An 18-wheeler slammed into the passenger side of Winchester’s car after her friend — who had also been drinking — barreled through a stop sign into State Highway 5 in McKinney. Winchester woke up in a hospital two weeks later unable to speak, move or breathe.
The 27-year-old Winchester, who remains paralyzed below her chest, shared her story as a cautionary tale Wednesday during an annual news conference to announce ramped-up DWI enforcement for the holiday season in Dallas and Tarrant counties. Officials from both counties said they hope their efforts will deter people from drunken driving during a festive time of the year.
“We’ve got to break the cycle,” Grand Prairie Police Chief Steve Dye said. “As a society, we must collectively send a message that driving while intoxicated is no longer acceptable.”
Officials say their plans will include a no-refusal initiative, which means officers will seek warrants to obtain
blood samples from anyone under suspicion of DWI who refuses to provide the specimens voluntarily.
Prosecutors, magistrate judges, nurses and lab workers are available to police departments around the clock to process arrestees.
Dye said no-refusal initiatives, which have become commonplace around holidays, eliminate the burdensome process that most officers go through during DWI arrests.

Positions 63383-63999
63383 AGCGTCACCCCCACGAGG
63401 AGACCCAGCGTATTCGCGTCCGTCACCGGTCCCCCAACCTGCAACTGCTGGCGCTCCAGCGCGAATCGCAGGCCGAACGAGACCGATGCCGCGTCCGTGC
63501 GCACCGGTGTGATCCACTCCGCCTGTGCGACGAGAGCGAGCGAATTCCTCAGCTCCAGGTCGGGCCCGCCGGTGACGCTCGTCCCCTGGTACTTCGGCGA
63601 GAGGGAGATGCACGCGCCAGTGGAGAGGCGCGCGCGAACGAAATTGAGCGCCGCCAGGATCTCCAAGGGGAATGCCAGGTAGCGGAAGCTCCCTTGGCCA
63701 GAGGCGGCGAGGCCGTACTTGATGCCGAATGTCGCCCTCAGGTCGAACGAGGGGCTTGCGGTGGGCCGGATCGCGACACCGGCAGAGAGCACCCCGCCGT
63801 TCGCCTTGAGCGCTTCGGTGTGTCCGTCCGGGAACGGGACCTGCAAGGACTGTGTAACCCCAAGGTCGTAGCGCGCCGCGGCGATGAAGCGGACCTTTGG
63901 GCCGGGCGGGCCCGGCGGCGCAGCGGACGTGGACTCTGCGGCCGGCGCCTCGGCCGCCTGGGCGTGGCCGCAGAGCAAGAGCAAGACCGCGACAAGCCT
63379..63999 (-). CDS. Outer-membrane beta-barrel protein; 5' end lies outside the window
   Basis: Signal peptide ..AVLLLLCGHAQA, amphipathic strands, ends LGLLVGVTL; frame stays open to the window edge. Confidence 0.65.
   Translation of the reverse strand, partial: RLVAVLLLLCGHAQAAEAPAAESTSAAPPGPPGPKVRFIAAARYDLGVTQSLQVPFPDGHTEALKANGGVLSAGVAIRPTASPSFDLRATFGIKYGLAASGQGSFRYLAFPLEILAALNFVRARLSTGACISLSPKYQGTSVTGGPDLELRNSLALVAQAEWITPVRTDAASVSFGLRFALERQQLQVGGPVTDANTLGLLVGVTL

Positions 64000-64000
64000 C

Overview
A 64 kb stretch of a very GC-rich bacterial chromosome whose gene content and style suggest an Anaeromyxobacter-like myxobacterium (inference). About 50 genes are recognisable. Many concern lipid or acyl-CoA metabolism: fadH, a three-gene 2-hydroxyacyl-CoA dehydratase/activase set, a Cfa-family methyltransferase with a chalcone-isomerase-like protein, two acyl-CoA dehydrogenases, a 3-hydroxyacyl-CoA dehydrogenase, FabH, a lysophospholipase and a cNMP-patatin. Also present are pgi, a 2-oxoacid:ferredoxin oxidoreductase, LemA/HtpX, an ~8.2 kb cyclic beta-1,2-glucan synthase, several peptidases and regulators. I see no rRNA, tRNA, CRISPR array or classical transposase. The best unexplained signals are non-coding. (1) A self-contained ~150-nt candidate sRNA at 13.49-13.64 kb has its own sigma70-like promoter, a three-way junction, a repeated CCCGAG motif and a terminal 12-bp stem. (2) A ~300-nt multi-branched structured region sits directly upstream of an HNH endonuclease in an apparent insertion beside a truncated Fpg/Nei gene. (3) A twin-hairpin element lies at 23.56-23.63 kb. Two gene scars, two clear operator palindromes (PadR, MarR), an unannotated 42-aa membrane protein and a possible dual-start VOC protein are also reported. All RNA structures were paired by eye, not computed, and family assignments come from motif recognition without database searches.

Richard Alpert, Tarrant County assistant district attorney, said anyone arrested on a DWI charge would face the full consequences of the law. He expects about 150 cases during the holidays in his county.
He advised people to come up with a plan to avoid driving drunk or becoming a victim of drunken drivers. He said he stays off the roadways between 10 p.m. and 4 a.m. “What I’m hoping for is that the community will get the message that those who consider putting themselves and others at risk will understand that this is not the place to do it,” he said.
Dallas County had 49 alcohol-related traffic fatalities in 2013. Tarrant County recorded 24. That included the four pedestrians killed by 16-year-old Ethan Couch of Burleson, who had a blood alcohol level three times the legal limit for adults. Alpert prosecuted the Couch case, which infamously ended in probation for the “affluenza” teen, sparking national outrage. But Alpert said intoxication manslaughter case filings have dropped “surprisingly” recently.
Still, officials said DWI crashes hurt everyone by raising area insurance rate rates. Dallas County Commissioner Elba Garcia, who organizes the annual news conference, said people shouldn’t be afraid to be a “party pooper” by stopping someone from drinking and driving, possibly preventing a life-altering accident.
That certainly rang true for Winchester. In some ways, she has moved on with her life. She studies social work at the University of North Texas. She and her boyfriend celebrated their 12th anniversary recently. And she volunteers for Meals on Wheels and mentors another wheelchair user in McKinney.
Still, the once hard-partying Winchester said she sees herself as not just a victim, but an offender.
“The hardest part of my injury is watching those I love suffer the consequences of my actions alongside of me,” she said. “Day in and day out, their bodies grinding away in my care. All the people that I ran to, that I would party with — they aren’t in my life today.
“But you know who is? My family.”